We headed back to Liv’s apartment to get ready for dinner. You know by now that I’m a history nerd. I left my bitch-baby nerd-tears all over Europe, but it’s not just European history that gets me fan-girling like my daughter on a Taylor Swift themed dinner cruise (yes, it’s a thing, and yes, she did that), I go hardcore nerd over American history, as well. In particular, I’m obsessed with the American Revolution, and New York City is filled with Revolutionary era history!

For dinner that evening we headed to the oldest building standing in New York City, Fraunces Tavern. In Lower Manhattan, Fraunces was built in 1719, and established as a tavern in 1762. During the Revolutionary period Fraunces held countless meetings and events for both Loyalists and Revolutionaries alike. On December 4, 1783, a little over a week after the last British troops left American soil, General George Washington gathered his officers at Fraunces for an emotional farewell. Some years later, the week before their duel, Alexander Hamilton and Aaron Burr both attended a meeting there. Speaking of Hamilton, if you’re a fan of the musical, Fraunces is where the tavern scene in Lin Manuel Miranda’s brilliant play was supposed to have taken place. If walls could talk I might never leave Fraunces Tavern.

Sitting in this historic building gave me the same rush I got from exploring the Palazzo Medici, or seeing the place where Caesar was assassinated. Pretty difficult to get that feeling in the U.S. where few physical structures still stand that predate the 19th Century. We ordered wine and raised a glass to freedom as our Founders did, and as Lin made so catchy and beautiful on Broadway, and then ordered our dinner. Liv got fish and chips, I got a burger, and both were fantastic. Liv’s fish was, like, a whole fucking fish. It was huge, an entire family could’ve shared it. My burger was cooked to perfection and absolutely delicious. You really can’t make me much happier than good food, a glass of wine, in a place with awesome history, on vacation, with one of my favorite humans. That’s what life is all about, the moments that bring us pure joy, when you’re so happy and content you feel lighter. More moments like that, please.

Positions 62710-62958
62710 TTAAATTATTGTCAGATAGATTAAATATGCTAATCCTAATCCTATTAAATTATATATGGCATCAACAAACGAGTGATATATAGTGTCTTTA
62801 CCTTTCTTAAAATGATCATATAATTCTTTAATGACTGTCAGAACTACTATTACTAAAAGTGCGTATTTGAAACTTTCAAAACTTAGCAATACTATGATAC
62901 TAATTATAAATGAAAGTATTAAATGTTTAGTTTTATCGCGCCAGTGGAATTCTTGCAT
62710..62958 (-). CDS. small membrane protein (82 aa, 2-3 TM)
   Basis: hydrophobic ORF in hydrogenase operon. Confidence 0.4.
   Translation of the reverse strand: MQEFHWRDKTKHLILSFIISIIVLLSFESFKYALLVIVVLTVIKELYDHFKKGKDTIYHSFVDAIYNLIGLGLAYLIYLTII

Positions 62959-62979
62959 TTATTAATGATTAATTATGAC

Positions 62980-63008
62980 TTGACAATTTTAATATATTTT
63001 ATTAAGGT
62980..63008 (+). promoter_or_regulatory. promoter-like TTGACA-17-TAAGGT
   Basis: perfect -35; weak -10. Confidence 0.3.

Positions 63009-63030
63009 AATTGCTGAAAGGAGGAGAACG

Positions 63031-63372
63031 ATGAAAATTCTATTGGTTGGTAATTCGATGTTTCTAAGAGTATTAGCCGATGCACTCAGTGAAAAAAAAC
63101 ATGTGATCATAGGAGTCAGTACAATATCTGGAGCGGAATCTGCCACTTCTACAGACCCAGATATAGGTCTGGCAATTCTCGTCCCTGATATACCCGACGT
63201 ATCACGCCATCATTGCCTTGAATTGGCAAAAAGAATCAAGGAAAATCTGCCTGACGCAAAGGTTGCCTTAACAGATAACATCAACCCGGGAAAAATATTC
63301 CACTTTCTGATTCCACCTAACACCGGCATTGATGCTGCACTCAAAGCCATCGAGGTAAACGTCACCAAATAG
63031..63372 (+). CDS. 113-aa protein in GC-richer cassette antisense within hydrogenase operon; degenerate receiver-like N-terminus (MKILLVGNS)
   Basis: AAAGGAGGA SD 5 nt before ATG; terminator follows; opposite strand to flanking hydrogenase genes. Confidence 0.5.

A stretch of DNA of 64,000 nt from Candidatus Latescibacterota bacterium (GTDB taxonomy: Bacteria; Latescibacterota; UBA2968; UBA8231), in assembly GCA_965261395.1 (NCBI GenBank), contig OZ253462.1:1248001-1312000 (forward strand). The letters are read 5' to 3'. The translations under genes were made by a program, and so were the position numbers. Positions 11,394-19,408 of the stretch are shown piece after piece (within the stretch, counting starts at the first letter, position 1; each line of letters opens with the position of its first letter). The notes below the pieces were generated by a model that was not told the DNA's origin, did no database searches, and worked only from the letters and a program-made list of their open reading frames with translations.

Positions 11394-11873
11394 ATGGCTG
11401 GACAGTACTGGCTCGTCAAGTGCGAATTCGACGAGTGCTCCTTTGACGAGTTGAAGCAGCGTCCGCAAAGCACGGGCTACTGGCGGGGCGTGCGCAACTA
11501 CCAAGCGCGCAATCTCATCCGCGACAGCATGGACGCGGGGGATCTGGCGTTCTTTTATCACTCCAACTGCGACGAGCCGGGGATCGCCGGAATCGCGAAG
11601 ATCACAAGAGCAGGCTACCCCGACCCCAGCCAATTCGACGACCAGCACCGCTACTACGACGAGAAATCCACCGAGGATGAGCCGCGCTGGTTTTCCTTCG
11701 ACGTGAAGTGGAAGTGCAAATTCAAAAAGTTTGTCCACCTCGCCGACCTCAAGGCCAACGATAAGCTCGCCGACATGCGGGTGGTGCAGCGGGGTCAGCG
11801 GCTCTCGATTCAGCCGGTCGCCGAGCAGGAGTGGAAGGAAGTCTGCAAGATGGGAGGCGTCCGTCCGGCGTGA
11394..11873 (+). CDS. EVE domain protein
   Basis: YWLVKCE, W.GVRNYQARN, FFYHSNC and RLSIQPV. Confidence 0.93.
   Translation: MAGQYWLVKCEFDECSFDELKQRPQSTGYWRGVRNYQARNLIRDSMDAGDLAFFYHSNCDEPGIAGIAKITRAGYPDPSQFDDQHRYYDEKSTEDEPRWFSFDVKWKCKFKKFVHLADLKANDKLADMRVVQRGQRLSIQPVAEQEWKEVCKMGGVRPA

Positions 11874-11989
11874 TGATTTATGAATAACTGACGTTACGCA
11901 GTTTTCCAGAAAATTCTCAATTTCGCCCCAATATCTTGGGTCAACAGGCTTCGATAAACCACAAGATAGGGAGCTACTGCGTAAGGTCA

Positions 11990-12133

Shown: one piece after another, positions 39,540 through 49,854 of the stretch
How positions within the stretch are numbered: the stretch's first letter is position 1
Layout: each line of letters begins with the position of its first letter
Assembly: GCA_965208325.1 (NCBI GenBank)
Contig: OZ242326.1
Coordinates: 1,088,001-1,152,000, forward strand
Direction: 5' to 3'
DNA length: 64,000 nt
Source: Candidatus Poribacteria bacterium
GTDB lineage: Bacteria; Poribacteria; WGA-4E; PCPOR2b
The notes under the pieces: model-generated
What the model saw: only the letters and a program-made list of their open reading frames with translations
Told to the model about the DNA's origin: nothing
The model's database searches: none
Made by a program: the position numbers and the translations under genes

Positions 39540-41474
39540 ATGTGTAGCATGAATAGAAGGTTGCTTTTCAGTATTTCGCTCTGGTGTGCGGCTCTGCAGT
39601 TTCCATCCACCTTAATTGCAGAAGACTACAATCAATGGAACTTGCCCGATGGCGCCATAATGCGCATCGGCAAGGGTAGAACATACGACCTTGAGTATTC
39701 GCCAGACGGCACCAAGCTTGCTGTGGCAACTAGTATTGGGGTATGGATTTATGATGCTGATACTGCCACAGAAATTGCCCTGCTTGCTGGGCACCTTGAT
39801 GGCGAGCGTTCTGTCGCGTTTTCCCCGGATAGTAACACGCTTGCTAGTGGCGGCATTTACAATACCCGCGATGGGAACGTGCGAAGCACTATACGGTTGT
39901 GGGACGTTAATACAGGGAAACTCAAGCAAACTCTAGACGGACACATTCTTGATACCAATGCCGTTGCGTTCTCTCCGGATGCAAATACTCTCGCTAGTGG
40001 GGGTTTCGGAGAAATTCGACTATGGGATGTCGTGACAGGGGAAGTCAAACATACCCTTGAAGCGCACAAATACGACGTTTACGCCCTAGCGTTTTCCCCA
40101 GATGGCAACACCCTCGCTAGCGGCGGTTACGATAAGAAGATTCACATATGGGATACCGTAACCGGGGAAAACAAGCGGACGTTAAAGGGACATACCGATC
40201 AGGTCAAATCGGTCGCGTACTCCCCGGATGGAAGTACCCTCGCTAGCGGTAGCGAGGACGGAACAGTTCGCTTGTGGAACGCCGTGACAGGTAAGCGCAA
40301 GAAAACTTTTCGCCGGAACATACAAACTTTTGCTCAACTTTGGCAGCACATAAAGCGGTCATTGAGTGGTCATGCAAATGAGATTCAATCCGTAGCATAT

We went back to Olivia’s apartment full and happy, and watched some TV before turning in for the night. I was having so much fun, and it struck me how crazy it felt to be staying at my adult daughter’s New York City apartment. We spend all those years teaching and guiding and protecting our kids so that they grow up and can make it on their own, and here my daughter was. Doing it. Killing it. I’m so proud of her. Hell, I’m so proud of me! I made that human from scratch, taught her how to be human, and look what an amazing job I did! If I knew what I did to make such incredible humans I’d write a book, get rich, and buy a house next to George and Amal in Italy, but I’ll settle for getting a front row seat to watch my kids kick the world’s ass, instead.

Thanks for stopping by! I hope you’ll swing back around for the next installment when instead of talking about history we watch it unfold before our very eyes, with singing and dancing and sick beats. Hamilton on Broadway, baby. Bucket List: checked. Till then, as always, stay chill and keep hiking, my friends!

New York: Big City, Little Ladycation

Standing under the 30 Rockefeller Plaza sign

I think it was the movie Breakfast at Tiffany’s that started Olivia’s obsession with New York City. Even as a little girl she had sophisticated taste, preferring Audrey Hepburn over Miley Cyrus. Whatever sparked it, my daughter spent her entire childhood telling her father and me that she was going to live in New York City one day. And when Liv says she’s going to do something you’d be wise to get the hell out of her way and just watch the magic.

In 2015, when she turned 16 years old I took Olivia to New York on her first Ladycation. I had never seen the city myself, so I decided we’d explore it together. As you know, I take my Ladycations very seriously, so I planned the shit out of this Little Ladycation. We spent two nights in a fancy hotel room overlooking Times Square (then two nights in Brooklyn, staying with my stepsister), enjoyed her birthday dinner at a swanky steakhouse, celebrated our liberties at the Statue of Liberty, soaked in the view from the top of the Empire State Building, clowned around the Natural History Museum, and paid our respects to musical legend John Lennon at Strawberry Fields in Central Park. But the highlight was Wicked.